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Woman rescued by fire crews, landlords demands payment for damaged door
HARRISON, Ohio (Rich Jaffe) -- A few weeks ago Teddy Triggs was overwhelmed by what turned out to be a violent infection.
Harrison firefighters responded and undoubtedly saved her life. Perhaps the hardest blow of all though, came after she was home from the hospital.
That's when her landlord handed her a bill for the damage caused by the rescue crews that saved her.
Teddy is an artist, a genealogist and most definitely a survivor. She's lived at the Hillcrest Apartments in Harrison since 2006. While she's beaten five different cancers, July 31 after a biopsy and unaware she had a raging blood infection, Teddy collapsed on the floor of her tiny apartment.
She told Local 12, "I couldn't move. Only thing that moved was my hands. Must have been going in and out of consciousness because it took me. I was down on the floor 18 and a half hours. I didn't get myself over here to the telephone until 8 o'clock the next morning."
Finally managing to call 911, Harrison firefighters quickly responded.
Teddy said, "All I can tell you about them, they had the nicest most polished shoes there ever was and their pants from here down was just pressed they was all just very clean. That's all I could see was their shoes and their pants."
Because the door to Teddy's apartment was locked, the firefighters had to pry it open. When she got out of the hospital a few days later her landlord, Mike Zimmer, presented her with the bill.
Stunned she told Local 12, "It's three hundred and some dollars for the door, $10 for the knob and he charged me a $155 labor. Then at the top it was an envelope and at the top he had the Mayors Fund and St. Vincent De Paul and said, 'We can't call them but you can. Just tell them if you don't have the money you're getting evicted and we're sure you can't make another deposit.'"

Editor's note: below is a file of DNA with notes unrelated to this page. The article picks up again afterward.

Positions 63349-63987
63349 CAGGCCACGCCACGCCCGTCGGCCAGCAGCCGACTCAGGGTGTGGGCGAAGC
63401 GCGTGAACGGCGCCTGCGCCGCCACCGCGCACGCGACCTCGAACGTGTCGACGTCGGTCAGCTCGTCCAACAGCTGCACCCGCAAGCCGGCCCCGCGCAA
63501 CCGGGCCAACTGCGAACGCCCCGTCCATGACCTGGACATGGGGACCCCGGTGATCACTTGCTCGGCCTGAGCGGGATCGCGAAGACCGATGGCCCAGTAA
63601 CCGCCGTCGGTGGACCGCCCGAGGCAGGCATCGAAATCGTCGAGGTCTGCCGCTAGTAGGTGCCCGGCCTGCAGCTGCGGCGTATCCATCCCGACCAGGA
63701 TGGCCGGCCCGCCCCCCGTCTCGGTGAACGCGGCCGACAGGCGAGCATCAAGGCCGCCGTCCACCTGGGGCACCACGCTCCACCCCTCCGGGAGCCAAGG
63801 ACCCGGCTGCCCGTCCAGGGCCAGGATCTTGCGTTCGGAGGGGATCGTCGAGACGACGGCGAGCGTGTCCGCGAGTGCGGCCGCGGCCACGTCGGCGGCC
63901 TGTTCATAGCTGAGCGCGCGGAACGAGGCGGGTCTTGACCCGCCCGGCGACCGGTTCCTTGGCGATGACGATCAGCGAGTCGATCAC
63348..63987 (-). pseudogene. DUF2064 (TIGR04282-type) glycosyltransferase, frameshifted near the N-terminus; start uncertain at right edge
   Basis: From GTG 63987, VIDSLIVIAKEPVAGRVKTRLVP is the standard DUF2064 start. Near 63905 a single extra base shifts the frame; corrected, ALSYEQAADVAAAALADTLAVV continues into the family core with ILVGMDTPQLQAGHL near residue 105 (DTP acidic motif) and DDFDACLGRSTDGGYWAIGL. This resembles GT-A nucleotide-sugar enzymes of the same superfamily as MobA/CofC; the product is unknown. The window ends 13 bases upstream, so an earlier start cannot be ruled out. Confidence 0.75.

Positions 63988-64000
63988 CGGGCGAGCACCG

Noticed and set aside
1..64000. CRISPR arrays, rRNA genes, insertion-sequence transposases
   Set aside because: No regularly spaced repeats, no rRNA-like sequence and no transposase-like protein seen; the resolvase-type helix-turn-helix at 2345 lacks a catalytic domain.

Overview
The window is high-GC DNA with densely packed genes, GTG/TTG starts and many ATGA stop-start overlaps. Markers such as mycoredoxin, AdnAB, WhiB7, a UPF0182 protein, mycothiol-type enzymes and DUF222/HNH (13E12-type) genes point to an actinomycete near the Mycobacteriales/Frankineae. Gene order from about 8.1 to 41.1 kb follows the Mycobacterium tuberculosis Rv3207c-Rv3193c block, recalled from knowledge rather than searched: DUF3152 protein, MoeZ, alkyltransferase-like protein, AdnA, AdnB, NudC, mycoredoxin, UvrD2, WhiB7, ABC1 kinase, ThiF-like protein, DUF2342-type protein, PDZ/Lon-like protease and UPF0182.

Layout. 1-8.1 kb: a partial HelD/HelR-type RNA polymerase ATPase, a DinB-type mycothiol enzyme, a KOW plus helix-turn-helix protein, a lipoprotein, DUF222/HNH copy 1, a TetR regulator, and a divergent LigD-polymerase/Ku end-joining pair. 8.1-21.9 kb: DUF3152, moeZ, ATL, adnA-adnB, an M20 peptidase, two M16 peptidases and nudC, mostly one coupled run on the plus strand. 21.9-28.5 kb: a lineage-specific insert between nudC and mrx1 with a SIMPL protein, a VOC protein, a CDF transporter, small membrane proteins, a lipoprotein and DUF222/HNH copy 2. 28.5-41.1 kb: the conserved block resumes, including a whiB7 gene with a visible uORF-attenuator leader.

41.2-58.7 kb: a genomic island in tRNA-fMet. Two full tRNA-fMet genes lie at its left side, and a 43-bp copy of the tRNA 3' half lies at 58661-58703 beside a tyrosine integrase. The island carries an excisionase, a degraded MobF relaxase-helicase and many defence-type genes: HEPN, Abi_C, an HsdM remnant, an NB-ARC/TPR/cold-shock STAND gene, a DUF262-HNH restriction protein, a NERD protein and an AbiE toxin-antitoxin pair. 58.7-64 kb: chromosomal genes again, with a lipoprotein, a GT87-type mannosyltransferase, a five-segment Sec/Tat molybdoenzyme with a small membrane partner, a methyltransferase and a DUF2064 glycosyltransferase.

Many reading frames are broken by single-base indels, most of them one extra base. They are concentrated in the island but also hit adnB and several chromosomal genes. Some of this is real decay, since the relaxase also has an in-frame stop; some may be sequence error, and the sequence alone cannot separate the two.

Lying on the floor, barely conscious, Teddy said her landlord wanted to know why she didn't call him during the crisis.
He asked her, "And then he said, 'Why didn't you give them the layout of the apartment so they could come in through one of the windows?'" Teddy said.
Local 12 spoke with Mike Zimmer's wife on the phone Wednesday, August 20 and left a message that we wanted to talk with him about the situation with Teddy. One hour later he called the Harrison Fire Chief and told him Teddy could forget about the bill.
Barely able to make it on Social Security that came as good news to a very tough, little lady.
Mike Zimmer told Local 12 on the phone he never really expected Teddy to pay the bill for the door. He said that was why he gave her the numbers for the Mayors Fund and also St. Vincent De Paul.
But that's not the way she understood it or the guys on the fire department. Either way, Zimmer finally decided to be a nice guy. As for damage done when fire crews have to make an emergency entrance to a building, insurance companies usually pay for that. In fact, the Harrison chief said that in all his years, and he's gone through a lot of doors, he's never seen a situation like this one.
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